Training, Certifications, Skills, Advancement: Line Installers and Repairers

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Line installers and repairers are trained on the job, and employers require at least a high school diploma. Employers also prefer a technical knowledge of electricity, electronics, and experience obtained through vocational/technical programs, community colleges, or the Armed Forces. Prospective employees should possess a basic knowledge of algebra and trigonometry, and mechanical ability. Customer service and interpersonal skills also are important. Because the work entails lifting heavy objects (many employers require applicants to be able to lift at least 50 pounds), climbing, and other physical activity, applicants should have stamina, strength, and coordination, and must be unafraid of heights. The ability to distinguish colors is necessary because wires and cables may be color-coded.

Many community or technical colleges offer programs in telecommunications, electronics, and/or electricity. These programs often are operated with assistance from local employers and unions. Some schools, working with local companies, offer 1-year certificate programs that emphasize hands-on field work; graduates get preferential treatment in the hiring process at companies participating in the program. More advanced 2-year associate degree programs provide students with a broader knowledge of telecommunications and electrical utilities technology through courses in electricity, electronics, fiber optics, and microwave transmission.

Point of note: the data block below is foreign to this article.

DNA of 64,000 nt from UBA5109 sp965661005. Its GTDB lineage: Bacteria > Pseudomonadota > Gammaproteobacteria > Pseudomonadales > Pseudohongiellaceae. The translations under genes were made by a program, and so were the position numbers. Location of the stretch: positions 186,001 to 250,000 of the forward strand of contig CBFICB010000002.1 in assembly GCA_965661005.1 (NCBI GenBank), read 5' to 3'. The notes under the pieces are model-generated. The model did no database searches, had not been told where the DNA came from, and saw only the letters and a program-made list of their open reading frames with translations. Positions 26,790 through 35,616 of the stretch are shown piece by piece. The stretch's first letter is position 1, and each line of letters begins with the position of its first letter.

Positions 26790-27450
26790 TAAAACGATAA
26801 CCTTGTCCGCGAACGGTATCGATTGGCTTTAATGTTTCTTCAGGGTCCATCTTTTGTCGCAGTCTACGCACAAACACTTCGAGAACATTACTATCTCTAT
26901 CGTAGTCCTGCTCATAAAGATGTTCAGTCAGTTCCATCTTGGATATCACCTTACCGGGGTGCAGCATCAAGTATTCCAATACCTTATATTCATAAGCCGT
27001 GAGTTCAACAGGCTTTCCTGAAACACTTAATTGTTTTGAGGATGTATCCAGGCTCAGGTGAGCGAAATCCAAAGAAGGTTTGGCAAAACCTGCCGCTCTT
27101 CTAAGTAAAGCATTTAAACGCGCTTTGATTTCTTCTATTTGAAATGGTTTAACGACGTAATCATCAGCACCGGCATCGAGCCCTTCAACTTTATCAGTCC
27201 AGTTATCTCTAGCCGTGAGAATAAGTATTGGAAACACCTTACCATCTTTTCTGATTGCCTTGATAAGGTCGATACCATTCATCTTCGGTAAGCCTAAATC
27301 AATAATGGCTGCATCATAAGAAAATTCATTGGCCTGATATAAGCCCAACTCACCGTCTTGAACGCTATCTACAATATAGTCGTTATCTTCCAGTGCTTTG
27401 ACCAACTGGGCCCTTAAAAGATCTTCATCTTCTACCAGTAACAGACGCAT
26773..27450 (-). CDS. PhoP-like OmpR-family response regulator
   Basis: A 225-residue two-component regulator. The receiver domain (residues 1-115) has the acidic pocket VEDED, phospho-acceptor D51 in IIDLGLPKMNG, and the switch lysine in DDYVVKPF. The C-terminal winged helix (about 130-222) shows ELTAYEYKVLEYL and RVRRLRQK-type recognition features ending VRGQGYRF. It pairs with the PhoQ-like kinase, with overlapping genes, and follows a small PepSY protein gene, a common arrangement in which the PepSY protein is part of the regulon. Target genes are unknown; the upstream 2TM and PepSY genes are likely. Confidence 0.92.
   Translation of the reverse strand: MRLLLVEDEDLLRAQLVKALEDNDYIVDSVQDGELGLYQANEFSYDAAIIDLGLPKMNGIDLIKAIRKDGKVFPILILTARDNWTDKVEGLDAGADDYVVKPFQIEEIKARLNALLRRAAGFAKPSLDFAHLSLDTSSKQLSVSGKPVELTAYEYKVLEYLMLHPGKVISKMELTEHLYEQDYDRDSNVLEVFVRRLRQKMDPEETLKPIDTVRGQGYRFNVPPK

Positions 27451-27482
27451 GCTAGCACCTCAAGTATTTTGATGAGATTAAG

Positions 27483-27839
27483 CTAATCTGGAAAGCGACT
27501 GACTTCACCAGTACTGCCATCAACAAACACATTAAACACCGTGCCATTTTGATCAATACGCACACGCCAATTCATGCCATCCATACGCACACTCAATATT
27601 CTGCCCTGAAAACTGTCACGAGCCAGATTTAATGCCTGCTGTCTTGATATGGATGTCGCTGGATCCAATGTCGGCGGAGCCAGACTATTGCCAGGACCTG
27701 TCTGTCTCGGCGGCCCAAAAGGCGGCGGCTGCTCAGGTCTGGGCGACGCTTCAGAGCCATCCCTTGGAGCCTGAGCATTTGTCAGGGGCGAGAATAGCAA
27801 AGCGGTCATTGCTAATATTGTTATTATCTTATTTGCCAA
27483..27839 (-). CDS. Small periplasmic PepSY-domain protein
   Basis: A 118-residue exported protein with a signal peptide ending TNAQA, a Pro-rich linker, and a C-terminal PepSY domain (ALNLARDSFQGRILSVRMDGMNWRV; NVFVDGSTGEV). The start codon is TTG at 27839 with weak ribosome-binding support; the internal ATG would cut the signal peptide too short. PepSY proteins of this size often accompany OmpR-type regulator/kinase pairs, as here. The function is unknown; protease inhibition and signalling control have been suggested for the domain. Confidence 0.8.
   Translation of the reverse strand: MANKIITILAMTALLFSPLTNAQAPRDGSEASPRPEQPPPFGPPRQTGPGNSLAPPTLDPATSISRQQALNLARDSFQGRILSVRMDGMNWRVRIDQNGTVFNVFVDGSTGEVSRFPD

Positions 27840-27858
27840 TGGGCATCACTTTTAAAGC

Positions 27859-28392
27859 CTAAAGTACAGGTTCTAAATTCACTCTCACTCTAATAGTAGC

Electrical line installers and repairers complete formal apprenticeships or employer training programs. These are sometimes administered jointly by the employer and the union representing the workers. The unions include the International Brotherhood of Electrical Workers, the Communications Workers of America, and the Utility Workers Union of America. Apprenticeship programs last up to 5 years and combine formal instruction with on-the-job training. Government safety regulations strictly define the training and education requirements for apprentice electrical line installers.

Line installers and repairers in telephone and cable television companies receive several years of on-the-job training. They also may attend training or take online courses provided by equipment manufacturers, schools, unions, or industry training organizations. The Society of Cable Television Engineers (SCTE) provides certification programs for line installers and repairers. Applicants for certification must be employed in the cable television industry and attend training sessions at local SCTE chapters.

Entry-level line installers may be hired as ground workers, helpers, or tree trimmers, who clear branches from telephone and power lines. These workers may advance to positions stringing cable and performing service installations. With experience, they may advance to more sophisticated maintenance and repair positions responsible for increasingly larger portions of the network. Promotion to supervisory or training positions also is possible, but more advanced supervisory positions often require a college diploma.

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